To contextualize the strengths and limitations of the assignment as they apply to the professional practice of public relations, students are taught the Barcelona Principles 2.0 in conjunction with the assignment (see the Institute for Public Relations, 2015). Students are told that the best objectives are tied to business results, and the number of interactions to a post is merely an output measure about whether a campaign is on the right track (in conjunction with an analysis of comments, which is another mid-campaign output measure). Questions about measuring social media and the Barcelona Principles also appear on the class study guide and exam to ensure that students are not confused about using an interaction count as an ultimate measure of a campaign’s success. The instructor explains to students that the assignment is designed in a truncated way to focus the class efforts on the course objectives. Additional survey and qualitative research could be added for a research methods class to tie the social media performance to business results. In conjunction with the assignment, students also share experiences with how they measure the success of their social media in their internships and compare these measures (or lack of any measure) to the Barcelona Principles. Students are shown an award-winning video about a Facebook campaign received from a PR agency, which is paused periodically to identify key terms (output, outcome), recognize message design strategies summarized by Heath and Heath (2007), and apply the Barcelona Principles to the campaign measurement.

Assignment Details

In addition to teaching the Barcelona Principles, additional best practices for measurement, and message design theory, the assignment introduction also involves a discussion about what makes public relations strategic. Ultimately, the assignment addresses the importance of goals, objectives, research about key publics, research-tested message design strategies, tactics that are appropriate to key publics, and assessment, which should occur during the campaign and at the end of the campaign.

Goals and Objectives

The class discusses the goal and sets the objective for weekly performance. The following goal is shared with them as the assignment: “Enhance the sense of community surrounding the UNC Charlotte Department of Communication Studies.” Next, the class is led through basic statistics to set an objective. Students examine the total number of weekly interactions for each week of the prior semester, which are included on the assignment handout. Students calculate the median, mode, and mean on their assignment handout. Next, they use a standard deviation website to automatically calculate this number to determine whether their distribution of weekly fan page interactions is normal (see, n.d.). Kernler’s (2014) visual helps students understand the concept of standard deviation. Once students have figured out whether the weekly distribution of fan page interactions is normal based on the data’s standard deviation (extensive instructions are in the handout, which is walked through together), they decide whether they can use the previous semester’s mean as an anchor for setting their objective or whether the median or mode might be better choices. Once they have made their decision, as a class, they complete the following framework for the class objective: “To increase interaction on the fan page for the week (i.e., defined as the combined total of reactions, comments and shares) among members of any of our key publics by ________________, as compared with _________________________.” They calculate what a 10% increase would be from their anchoring metric and decide whether they think the increase is both meaningful and attainable. If the increase is not meaningful, they calculate what a 20% increase would be and so forth. The class also acknowledges that with social media, a major limitation is that we do not necessarily know if the people interacting with the content represent the class’ key publics, which were defined as prospective, current, and graduated majors and the parents of all three groups; department faculty, staff, and administrators; and university administrators.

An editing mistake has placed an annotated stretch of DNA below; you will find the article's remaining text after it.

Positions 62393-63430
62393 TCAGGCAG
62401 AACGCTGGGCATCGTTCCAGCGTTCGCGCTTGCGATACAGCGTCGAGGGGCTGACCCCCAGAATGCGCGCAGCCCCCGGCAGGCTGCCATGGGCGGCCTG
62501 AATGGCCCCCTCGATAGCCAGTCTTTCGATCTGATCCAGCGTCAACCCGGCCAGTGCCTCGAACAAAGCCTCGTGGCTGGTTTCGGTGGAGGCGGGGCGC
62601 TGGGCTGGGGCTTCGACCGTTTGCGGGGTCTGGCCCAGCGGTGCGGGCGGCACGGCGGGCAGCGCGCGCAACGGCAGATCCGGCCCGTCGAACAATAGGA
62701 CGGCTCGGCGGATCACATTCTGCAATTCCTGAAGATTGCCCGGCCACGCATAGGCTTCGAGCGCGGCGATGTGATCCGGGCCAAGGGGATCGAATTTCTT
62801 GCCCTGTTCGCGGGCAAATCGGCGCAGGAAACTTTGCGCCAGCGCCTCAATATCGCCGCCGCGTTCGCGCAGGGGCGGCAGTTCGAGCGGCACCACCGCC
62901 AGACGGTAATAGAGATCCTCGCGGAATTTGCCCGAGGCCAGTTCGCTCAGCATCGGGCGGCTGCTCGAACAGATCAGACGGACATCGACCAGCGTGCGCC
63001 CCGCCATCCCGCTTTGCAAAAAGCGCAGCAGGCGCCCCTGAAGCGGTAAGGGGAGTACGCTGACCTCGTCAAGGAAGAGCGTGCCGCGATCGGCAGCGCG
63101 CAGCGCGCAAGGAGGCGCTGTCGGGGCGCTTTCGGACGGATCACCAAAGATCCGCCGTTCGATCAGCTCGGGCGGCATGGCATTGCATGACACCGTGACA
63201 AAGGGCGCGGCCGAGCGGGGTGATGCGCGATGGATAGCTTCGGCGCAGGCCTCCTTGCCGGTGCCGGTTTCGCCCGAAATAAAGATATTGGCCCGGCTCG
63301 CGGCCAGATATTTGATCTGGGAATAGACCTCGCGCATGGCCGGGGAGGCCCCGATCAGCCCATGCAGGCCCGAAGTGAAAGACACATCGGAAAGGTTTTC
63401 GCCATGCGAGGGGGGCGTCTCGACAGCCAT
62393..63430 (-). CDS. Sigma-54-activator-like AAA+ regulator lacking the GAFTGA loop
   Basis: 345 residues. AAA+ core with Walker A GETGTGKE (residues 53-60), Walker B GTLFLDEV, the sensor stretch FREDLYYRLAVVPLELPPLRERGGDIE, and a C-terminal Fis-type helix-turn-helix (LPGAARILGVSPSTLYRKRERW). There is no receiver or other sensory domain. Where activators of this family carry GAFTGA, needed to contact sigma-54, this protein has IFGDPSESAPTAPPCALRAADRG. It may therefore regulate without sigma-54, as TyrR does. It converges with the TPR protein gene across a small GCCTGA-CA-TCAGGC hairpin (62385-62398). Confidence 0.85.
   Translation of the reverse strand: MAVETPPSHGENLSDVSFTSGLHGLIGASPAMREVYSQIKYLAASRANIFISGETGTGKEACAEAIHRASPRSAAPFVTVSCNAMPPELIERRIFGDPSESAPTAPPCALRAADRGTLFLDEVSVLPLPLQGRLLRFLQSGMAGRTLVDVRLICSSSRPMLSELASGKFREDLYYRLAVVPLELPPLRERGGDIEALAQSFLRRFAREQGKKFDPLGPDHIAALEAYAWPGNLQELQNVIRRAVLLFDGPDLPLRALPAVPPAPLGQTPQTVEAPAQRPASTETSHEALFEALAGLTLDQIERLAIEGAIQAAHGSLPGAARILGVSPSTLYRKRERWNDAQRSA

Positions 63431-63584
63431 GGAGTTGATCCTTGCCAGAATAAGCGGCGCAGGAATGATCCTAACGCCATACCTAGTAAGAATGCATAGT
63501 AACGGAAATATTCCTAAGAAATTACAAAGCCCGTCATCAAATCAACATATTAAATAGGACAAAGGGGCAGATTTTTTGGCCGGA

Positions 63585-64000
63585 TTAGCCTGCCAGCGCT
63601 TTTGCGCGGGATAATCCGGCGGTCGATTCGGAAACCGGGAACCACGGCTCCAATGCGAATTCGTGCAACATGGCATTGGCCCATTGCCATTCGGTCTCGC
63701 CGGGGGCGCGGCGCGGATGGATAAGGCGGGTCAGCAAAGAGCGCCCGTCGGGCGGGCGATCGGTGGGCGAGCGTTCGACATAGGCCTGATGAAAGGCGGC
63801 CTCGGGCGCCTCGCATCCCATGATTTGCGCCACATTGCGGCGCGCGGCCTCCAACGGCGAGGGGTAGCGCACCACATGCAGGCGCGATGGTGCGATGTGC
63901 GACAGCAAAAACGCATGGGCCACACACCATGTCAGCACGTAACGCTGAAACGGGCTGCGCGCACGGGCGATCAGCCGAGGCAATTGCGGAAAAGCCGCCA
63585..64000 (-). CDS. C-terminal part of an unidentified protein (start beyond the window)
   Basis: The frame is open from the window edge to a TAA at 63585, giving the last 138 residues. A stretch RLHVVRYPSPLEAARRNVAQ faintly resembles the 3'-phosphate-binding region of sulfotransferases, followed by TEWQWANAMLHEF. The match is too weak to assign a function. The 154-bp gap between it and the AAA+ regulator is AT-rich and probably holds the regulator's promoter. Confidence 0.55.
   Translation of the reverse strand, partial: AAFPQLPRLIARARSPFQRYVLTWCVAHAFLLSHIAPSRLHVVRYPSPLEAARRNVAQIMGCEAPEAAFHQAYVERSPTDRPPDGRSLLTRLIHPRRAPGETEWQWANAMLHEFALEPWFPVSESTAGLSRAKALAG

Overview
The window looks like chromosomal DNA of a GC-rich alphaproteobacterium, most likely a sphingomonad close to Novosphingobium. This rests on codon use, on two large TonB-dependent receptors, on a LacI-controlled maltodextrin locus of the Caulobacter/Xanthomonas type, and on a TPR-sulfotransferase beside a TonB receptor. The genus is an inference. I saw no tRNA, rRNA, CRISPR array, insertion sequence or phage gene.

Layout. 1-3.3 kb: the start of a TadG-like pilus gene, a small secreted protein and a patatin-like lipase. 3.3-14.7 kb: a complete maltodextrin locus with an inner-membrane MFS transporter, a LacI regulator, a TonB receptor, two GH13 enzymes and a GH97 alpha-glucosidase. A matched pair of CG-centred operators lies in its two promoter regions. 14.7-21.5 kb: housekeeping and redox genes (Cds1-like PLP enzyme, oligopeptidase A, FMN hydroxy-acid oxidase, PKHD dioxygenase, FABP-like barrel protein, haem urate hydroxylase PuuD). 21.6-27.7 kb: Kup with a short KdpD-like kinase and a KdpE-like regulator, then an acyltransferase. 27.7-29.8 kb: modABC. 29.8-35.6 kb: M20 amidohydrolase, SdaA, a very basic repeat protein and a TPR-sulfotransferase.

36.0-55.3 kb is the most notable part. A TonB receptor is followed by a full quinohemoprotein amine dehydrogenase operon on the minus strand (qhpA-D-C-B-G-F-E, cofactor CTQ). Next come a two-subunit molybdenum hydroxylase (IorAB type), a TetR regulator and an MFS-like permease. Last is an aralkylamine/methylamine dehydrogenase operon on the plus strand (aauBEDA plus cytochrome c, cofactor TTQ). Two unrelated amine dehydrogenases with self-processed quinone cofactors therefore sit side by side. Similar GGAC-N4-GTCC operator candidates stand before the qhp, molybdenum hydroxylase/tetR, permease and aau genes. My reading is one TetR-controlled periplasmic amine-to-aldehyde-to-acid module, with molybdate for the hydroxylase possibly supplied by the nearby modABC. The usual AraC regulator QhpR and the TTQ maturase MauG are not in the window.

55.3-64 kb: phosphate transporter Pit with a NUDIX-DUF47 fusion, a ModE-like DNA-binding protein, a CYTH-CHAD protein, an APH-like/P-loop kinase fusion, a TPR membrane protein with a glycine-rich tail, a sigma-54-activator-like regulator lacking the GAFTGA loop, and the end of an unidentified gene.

Due to the modest size of the department’s fan page subscribers, a second goal for the class was built into the assignment: “Increase awareness of the UNC Charlotte Department of Communication Studies fan page.” The predetermined objective for the class was “to increase page likes among members of any of our key publics by five people per team member.” Students recorded the names of the people they recruited and organized the list by key public. They were not allowed to recruit each other for the assignment. Fan page recruitment stretched some students in terms of their comfort zones with promoting fan page content and might have played an important role in most students’ ability to reach their objective for the number of weekly fan page interactions.